The London Underground has a whopping 270 stations on its tube map.
While the majority can be found within the capital itself, some stretch further out into the west of Essex and even into neighbouring county Hertfordshire.
Of those 270 stations, 71 are based in buildings which feature on the ‘Statutory List of Buildings of Special Architectural or Historic Interest’ – some of which are listed buildings.
We’ve compiled a few interesting facts about the three stations in the west of our county which are officially recorded as Grade II listed buildings.
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Initially built in 1851, the station was redesigned by Easter Region architect HH Powell and then rebuilt in 1961.
Sitting on the District Line and Hammersmith & City Line, Barking Station booking hall is a Grade II listed building.
The booking hall stands on a bridge over railway tracks and is fourteen bays long.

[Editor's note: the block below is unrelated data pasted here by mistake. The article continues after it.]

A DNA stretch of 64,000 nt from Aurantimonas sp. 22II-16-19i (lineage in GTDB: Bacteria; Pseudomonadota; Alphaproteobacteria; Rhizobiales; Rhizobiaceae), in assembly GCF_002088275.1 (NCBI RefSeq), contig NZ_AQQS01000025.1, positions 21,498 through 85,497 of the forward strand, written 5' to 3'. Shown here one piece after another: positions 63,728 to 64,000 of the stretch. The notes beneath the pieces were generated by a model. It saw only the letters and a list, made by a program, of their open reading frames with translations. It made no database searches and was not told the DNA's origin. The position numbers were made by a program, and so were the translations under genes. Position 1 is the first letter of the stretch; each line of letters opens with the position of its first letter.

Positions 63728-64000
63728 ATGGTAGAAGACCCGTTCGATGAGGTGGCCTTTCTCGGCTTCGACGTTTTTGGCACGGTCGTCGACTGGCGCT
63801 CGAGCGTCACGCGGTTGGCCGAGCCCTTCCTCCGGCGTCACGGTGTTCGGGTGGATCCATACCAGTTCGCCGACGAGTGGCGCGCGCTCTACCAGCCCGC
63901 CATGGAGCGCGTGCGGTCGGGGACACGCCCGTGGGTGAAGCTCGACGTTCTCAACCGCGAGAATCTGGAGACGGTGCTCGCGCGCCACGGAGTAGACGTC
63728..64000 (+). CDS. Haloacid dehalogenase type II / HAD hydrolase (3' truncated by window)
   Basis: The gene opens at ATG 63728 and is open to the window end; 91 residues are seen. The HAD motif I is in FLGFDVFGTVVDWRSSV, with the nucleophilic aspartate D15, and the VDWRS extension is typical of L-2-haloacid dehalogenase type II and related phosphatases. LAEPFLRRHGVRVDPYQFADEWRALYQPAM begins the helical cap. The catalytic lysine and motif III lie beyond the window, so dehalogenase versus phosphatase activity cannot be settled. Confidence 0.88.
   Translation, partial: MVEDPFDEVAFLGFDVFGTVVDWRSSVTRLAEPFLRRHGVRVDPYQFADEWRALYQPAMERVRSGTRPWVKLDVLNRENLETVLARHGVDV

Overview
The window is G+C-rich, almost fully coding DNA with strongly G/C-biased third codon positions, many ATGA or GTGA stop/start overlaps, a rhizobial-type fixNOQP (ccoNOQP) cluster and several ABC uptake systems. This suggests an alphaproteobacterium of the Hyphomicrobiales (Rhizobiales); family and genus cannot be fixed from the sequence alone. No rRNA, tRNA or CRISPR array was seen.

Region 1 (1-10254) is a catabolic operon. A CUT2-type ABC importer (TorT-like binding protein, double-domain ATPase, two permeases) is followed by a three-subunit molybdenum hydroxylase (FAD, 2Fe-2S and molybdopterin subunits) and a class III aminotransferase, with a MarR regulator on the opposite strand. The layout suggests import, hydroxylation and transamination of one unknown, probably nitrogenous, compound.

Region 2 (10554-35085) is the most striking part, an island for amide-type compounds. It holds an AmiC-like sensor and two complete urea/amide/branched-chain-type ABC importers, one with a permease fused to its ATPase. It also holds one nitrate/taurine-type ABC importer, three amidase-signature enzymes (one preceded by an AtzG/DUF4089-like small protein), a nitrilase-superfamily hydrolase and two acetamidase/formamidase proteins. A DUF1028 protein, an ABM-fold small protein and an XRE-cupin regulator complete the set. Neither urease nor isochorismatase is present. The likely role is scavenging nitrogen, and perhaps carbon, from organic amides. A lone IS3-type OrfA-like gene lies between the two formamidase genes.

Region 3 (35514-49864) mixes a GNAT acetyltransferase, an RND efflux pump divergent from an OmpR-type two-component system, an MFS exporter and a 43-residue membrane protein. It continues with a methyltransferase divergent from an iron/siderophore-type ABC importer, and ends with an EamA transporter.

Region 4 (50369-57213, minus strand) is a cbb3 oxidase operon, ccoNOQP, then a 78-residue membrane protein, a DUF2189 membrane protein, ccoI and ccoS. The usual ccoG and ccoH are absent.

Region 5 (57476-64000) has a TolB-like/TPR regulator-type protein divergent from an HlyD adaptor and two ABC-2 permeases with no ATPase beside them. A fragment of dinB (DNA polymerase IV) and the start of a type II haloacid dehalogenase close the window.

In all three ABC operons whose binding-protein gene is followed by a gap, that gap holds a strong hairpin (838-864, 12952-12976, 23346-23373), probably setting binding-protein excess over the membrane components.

A mere 15-minute drive from Barking Station you’ll find Barkingside Station, which was designed by railway architect William Burgess and built in 1903 by Great Eastern Railway.
The Central line extension took over the red-brick, symmetrical station in 1948, and its Grade II listing covers the largely unaltered building on the platform.
This Grade II listed masterpiece in Loughton, Essex, was designed by Scottish architect John Murray Easton and was built between 1939-1940.
It has a tiled entrance and floor, and the platforms have kidney-shaped flat-slab canopies on piers arranged in alternating broad and narrow bays.